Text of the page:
If the previous command display no result, well done, otherwise you may need to reboot your system.


Format Hard Disk with ext3

αžŠαŸ„αž™αžŸαžΆαžšαžαŸ’αž‰αž»αŸ†αž”αžΆαž“αž”αŸ’αžšαžΎαž”αŸ’αžšαžΆαžŸαŸ‹αž”αŸ’αžšαž–αŸαž“αŸ’αž’αž”αŸ’αžšαžαŸ’αžαž·αž”αŸαžαŸ’αžšαž€αžΆαžš Windows αž‡αžΆαž™αžΌαž›αž„αŸ‹αžŽαžΆαžŸαŸ‹αž˜αž€αž αžΎαž™αž“αŸ„αŸ‡ partitions αž“αŸƒ hard disks αž—αžΆαž‚αž…αŸ’αžšαžΎαž“αž‡αžΆ ntfsαŸ” αžαŸ’αž„αŸƒαž“αŸαŸ‡αžαŸ’αž‰αž»αŸ†αž…αž„αŸ‹αž”αŸ†αž›αŸ‚αž„ ntfs partition αž˜αž½αž™αž˜αž€αž‡αžΆαž›αžΈαžŽαžΆαž€αŸ‹ ext3 partition αžœαž·αž‰αžŠαŸ„αž™αžŸαžΆαžš hard drive αž€αŸ’αž“αž»αž„αž›αžΈαžŽαžΆαž€αŸ‹αžŸαŸ’αž‘αžΎαž–αŸαž‰αž αžΎαž™αŸ”β€‹ αžαžΎαž™αžΎαž„ format partition αž‡αžΆαž˜αž½αž™αž›αžΈαžŽαžΆαž€αŸ‹αžŠαŸ„αž™αžšαž”αŸ€αž”αžŽαžΆ? αž‚αž·αžαŸ—αž‘αŸ… αžαŸ’αž‰αž»αŸ†αž˜αž·αž“αžŠαŸ‚αž›αž”αžΆαž“αž’αŸ’αžœαžΎαž–αžΈαž˜αž»αž“αž‘αŸαŸ”

αžŠαŸ†αž”αžΌαž„αžαŸ’αž‰αž»αŸ†αžαŸ†αžšαž€αž€αž˜αŸ’αž˜αžœαž·αž’αžΈ αžŠαŸ‚αž›αž˜αž€αž‡αžΆαž˜αž½αž™ ខេឌីធ៊ី (KDE) αžαŸ‚αžšαž€αž˜αž·αž“αžƒαžΎαž‰αž˜αžΆαž“αž’αžΆαžŽαžΆαž˜αž½αž™αžŸαŸ†αžšαžΆαž”αŸ‹αž αŸ’αžœαž˜αž˜αžΆαž (format) αžŸαŸ„αŸ‡αŸ”β€‹ αž”αŸ’αžšαž αŸ‚αž›αž‡αžΆαž˜αžΆαž“β€‹ tools αž¬αž€αž˜αŸ’αž˜αžœαž·αž’αžΈαžαŸ’αž›αŸ‡αžŠαŸ‚αž›αž’αžΆαž…αž αŸ’αžœαž˜αž˜αžΆαž αžŠαžΎαžšαž›αžΎαžαŸαžŒαžΈαž’αŸŠαžΈ αž αžΎαž™αžαŸ’αž‰αž»αŸ†αž˜αž·αž“αž”αžΆαž“αž”αž‰αŸ’αž…αžΌαž›αžœαžΆ αžŠαžΌαž…αŸ’αž“αŸαŸ‡αž”αžΎαž›αŸ„αž€αž’αŸ’αž“αž€αžŠαžΉαž„αžˆαŸ’αž˜αŸ„αŸ‡αž€αž˜αŸ’αž˜αžœαž·αž’αžΈαž‘αžΆαŸ†αž„αž“αŸ„αŸ‡ αžŸαžΌαž˜αž˜αŸαžαŸ’αžαžΆαž”αŸ’αžšαžΆαž”αŸ‹αž•αž„αŸ” αž™αŸ‰αžΆαž„αžŽαžΆαž˜αž·αž‰β€‹ αžαŸ’αž‰αž»αŸ†αž”αžΆαž“β€‹αžŸαŸ†αžšαŸαž…αž…αž·αžαŸ’αžαž”αŸ’αžšαžΎ command-line αžŠαžΎαž˜αŸ’αž”αžΈαž αŸ’αžœαž˜αž˜αžΆαžαžœαžΆαŸ”β€‹ αžαŸ’αž‰αž»αŸ†αžŸαŸ’αž‘αžΎαž—αŸ’αž›αŸαž…αž”αŸ’αžšαžΆαž”αŸ‹αžαžΆ αž€αŸ’αž“αž»αž„αž”αŸ’αžšαž–αŸαž“αŸ’αž’αž›αžΈαžŽαžΆαž€αŸ‹ αžœαžΆαž˜αžΆαž“αž”αŸ’αžšαž—αŸαž‘ partitions αž‡αžΆαž…αŸ’αžšαžΎαž“ αžŠαžΌαž…αž‡αžΆαŸ– Reiserfs (the default one that SuSE 10.1 uses), ext3, zfx,… αŸ”αž›αŸ” αžαŸ’αž‰αž»αŸ†αž‡αŸ’αžšαžΎαžŸαž™αž€β€‹ ext3 αž€αŸ’αžšαŸ„αž™αž–αžΈαž”αžΆαž“αž’αŸ’αžœαžΎαž€αžΆαžšαžŸαŸ’αžšαžΆαžœαž‡αŸ’αžšαžΆαžœαž”αž“αŸ’αžαŸαž…αž”αž“αŸ’αž‘αž½αž… αž αžΎαž™αž…αŸ†αž–αŸ„αŸ‡αž—αžΆαž–αžαž»αžŸαž‚αŸ’αž“αžΆαž“αŸƒαž”αŸ’αžšαž—αŸαž‘ partitions αž‘αžΆαŸ†αž„αž“αŸ„αŸ‡ αžαŸ’αž‰αž»αŸ†αž–αž»αŸ†αž’αžΆαž…αžŠαžΉαž„αž…αŸ’αž”αžΆαžŸαŸ‹αž‘αŸαŸ”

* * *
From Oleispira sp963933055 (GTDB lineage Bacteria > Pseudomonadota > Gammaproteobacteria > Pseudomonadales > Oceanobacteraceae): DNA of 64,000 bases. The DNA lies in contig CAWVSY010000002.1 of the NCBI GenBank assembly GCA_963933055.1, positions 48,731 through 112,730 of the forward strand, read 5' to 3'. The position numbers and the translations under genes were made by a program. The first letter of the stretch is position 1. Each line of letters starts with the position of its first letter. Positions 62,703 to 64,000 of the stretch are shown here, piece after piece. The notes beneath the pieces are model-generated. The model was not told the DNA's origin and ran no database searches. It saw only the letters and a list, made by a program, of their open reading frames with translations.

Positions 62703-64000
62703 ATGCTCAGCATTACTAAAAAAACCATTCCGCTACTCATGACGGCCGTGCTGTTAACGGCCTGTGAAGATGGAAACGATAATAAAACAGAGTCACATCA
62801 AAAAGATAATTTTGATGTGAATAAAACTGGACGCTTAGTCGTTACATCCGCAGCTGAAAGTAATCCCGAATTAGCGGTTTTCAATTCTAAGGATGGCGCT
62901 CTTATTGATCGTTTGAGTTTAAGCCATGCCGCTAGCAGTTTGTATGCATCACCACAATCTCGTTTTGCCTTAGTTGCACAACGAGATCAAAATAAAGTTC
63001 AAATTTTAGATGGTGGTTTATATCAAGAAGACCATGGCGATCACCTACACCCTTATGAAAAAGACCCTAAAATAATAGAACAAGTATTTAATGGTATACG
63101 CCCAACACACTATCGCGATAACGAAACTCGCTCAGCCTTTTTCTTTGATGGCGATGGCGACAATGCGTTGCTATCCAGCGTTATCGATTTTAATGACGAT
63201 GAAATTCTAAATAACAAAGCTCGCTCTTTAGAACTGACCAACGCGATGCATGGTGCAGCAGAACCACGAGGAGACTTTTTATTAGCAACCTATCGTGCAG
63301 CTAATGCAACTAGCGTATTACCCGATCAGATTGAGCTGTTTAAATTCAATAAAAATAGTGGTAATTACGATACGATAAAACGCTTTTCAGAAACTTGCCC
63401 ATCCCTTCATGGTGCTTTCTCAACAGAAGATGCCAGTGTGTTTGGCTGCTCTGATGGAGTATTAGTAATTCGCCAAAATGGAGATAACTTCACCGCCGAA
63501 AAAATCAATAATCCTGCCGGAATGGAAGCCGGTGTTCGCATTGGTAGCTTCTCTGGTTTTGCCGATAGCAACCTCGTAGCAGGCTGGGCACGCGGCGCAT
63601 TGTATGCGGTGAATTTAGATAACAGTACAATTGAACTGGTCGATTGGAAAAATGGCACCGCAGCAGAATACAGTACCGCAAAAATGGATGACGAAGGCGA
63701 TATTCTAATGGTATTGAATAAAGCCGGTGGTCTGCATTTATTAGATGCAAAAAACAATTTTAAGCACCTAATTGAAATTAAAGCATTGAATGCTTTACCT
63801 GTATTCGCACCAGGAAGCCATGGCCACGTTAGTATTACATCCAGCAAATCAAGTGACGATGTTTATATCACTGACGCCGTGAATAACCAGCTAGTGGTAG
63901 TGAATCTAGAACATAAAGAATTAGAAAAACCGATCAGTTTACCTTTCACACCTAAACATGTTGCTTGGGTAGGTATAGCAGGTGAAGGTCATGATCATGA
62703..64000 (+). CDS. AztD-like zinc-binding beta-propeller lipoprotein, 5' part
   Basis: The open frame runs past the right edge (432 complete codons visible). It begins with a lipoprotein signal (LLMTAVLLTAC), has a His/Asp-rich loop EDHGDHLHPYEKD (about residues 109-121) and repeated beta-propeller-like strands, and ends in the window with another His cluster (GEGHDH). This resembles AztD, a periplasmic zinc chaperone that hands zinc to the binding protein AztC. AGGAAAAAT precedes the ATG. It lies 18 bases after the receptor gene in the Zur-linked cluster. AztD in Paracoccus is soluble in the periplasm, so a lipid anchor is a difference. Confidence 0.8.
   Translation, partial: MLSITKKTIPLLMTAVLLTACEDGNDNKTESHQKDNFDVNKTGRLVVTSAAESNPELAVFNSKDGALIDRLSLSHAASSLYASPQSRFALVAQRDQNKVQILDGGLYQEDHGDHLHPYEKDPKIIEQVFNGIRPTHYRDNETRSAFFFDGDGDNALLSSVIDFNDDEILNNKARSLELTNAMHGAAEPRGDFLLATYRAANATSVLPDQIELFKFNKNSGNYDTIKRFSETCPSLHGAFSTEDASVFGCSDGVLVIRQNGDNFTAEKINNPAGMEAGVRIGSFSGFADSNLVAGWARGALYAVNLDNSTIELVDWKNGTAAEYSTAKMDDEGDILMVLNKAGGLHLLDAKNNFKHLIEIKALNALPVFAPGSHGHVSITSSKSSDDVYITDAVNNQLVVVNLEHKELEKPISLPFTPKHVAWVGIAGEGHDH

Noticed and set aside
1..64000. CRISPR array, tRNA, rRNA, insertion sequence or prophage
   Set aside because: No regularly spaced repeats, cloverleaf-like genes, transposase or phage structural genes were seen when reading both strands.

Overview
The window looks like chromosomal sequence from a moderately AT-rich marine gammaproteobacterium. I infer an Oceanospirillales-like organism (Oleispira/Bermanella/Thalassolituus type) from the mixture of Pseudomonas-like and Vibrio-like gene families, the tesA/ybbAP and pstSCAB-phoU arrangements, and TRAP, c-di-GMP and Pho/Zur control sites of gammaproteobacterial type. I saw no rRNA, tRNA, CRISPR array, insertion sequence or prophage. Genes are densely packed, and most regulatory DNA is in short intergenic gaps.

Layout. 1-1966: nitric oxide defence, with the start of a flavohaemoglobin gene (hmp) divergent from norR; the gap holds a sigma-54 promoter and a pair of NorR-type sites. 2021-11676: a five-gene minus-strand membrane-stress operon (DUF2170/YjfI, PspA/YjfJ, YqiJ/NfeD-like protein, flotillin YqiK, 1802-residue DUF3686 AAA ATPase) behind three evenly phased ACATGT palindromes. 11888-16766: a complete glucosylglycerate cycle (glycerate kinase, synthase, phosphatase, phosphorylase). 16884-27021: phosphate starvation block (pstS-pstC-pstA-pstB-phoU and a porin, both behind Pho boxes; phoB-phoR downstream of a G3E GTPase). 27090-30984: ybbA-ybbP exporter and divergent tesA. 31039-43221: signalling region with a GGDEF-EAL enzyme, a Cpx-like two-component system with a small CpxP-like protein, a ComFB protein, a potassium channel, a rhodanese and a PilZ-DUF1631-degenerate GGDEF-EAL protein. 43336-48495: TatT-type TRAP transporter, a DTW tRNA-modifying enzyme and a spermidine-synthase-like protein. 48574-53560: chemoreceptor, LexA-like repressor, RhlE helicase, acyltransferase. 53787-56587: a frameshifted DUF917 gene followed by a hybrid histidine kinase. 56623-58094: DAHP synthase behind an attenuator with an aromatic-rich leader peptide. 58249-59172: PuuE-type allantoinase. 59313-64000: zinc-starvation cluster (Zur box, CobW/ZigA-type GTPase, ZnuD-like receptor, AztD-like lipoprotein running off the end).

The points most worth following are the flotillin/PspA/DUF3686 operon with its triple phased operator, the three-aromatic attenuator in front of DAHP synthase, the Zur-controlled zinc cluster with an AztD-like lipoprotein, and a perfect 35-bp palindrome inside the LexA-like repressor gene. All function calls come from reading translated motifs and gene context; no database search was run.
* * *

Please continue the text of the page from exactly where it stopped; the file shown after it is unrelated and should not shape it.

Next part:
ធូខេ αžŠαŸ„αž™αž–αž»αŸ†αž…αžΆαŸ†αž”αžΆαž…αŸ‹αž“αž·αž™αžΆαž™αž…αŸ’αžšαžΎαž“αž–αŸαž€ αž“αŸαŸ‡αž‚αžΊαžšαž”αŸ€αž”αžŠαŸ‚αž›αžαŸ’αž‰αž»αŸ†αž”αžΆαž“αž”αŸ’αžšαžΎαŸ–

αž”αŸ’αžšαžŸαž·αž“αž”αžΎαž•αžΆαž‘αžΈαžŸαžΉαž“ (partition) αžŠαŸ‚αž›αž’αŸ’αž“αž€αž…αž„αŸ‹αž αŸ’αžœαž˜αž˜αžΆαžαž”αžΆαž“αžαŸ’αžšαžΌαžœ mount αžšαž½αž…αž αžΎαž™ αž™αžΎαž„αžαŸ’αžšαžΌαžœ unmount αžœαžΆαž‡αžΆαž˜αž»αž“αŸ–

$ su
# umount /dev/hdc3

(αžαŸ’αž‰αž»αŸ†αž™αž€ /dev/hdc3​​ αž‡αžΆαž§αž‘αžΆαž αžšαžŽαŸ αž…αŸ†αž–αŸ„αŸ‡αž•αžΆαž‘αžΈαžŸαžΉαž“αžšαž”αžŸαŸ‹αž’αŸ’αž“αž€αž’αžΆαž…αž˜αžΆαž“αžˆαŸ’αž˜αŸ„αŸ‡αž•αŸ’αžŸαŸαž„)

αž”αž“αŸ’αž‘αžΆαž”αŸ‹ αž™αžΎαž„αž’αžΆαž…αž αŸ’αžœαž˜αž˜αžΆαžαžœαžΆαž‡αžΆβ€‹ αž”αŸ’αžšαž—αŸαž‘ EXT3αŸ–

# mkfs.ext3 /dev/hdc3 (αž…αžΆαŸ†αž’αŸ„αž™αžœαžΆαž’αŸ’αžœαžΎαž€αžΆαžšαž”αžΆαž“αž…αž”αŸ‹αžŸαž–αŸ’αžœαž‚αŸ’αžšαž”αŸ‹αž αžΎαž™)

αž˜αž»αž“αž“αžΉαž„αž™αžΎαž„αž’αžΆαž…αž”αŸ’αžšαžΎ αž•αžΆαž‘αžΈαžŸαž·αž“αžαŸ’αž˜αžΈαž“αŸαŸ‡αž”αžΆαž“ αž™αžΎαž„αžαŸ’αžšαžΌαžœ mount αžœαžΆαžŸαž·αž“αŸ” αž”αŸ‰αž»αž“αŸ’αžαŸ‚αž™αžΎαž„αžαŸ’αžšαžΌαžœαž˜αžΆαž“ αž€αž“αŸ’αž›αŸ‚αž„αžŸαŸ†αžšαžΆαž”αŸ‹ mount αž‚αžΊαž™αžΎαž„αž”αž„αŸ’αž€αžΎαž directory αžαŸ’αž˜αžΈ αž§αž‘αžΆαž αžšαžŽαŸβ€‹ storage:

# mkdir /storage
# mount /dev/hdc3 /storage

αž“αŸαŸ‡αž‚αžΊαž‘αžΈαž”αž‰αŸ’αž…αž”αŸ‹αŸ”β€‹ αž›αŸ„αž€αž’αŸ’αž“αž€αž’αžΆαž…αžŸαžΆαž€αž›αŸ’αž”αž„αž…αŸ†αž›αž„αž―αž€αžŸαžΆαžšαžŠαžΆαž€αŸ‹ αž•αžΆαž‘αžΈαžŸαž·αž“αžαŸ’αž˜αžΈαž“αŸαŸ‡αž˜αžΎαž› αžαžΎαžœαžΆαž˜αžΆαž“αžŠαŸ†αžŽαžΎαžšαž€αžΆαžšαžαŸ’αžšαžΉαž˜αžαŸ’αžšαžΌαžœαž¬αž’αžαŸ‹?

αž―αž€αžΆαžšαžŸαžΆαžšαž”αžΆαž“αžŠαž€αžŸαŸ’αžšαž„αŸ‹αž•αŸ’αž“αŸ‚αž€αžαŸ’αž›αŸ‡αŸ—αž–αžΈ αž‘αžΈαž“αŸαŸ‡αŸ”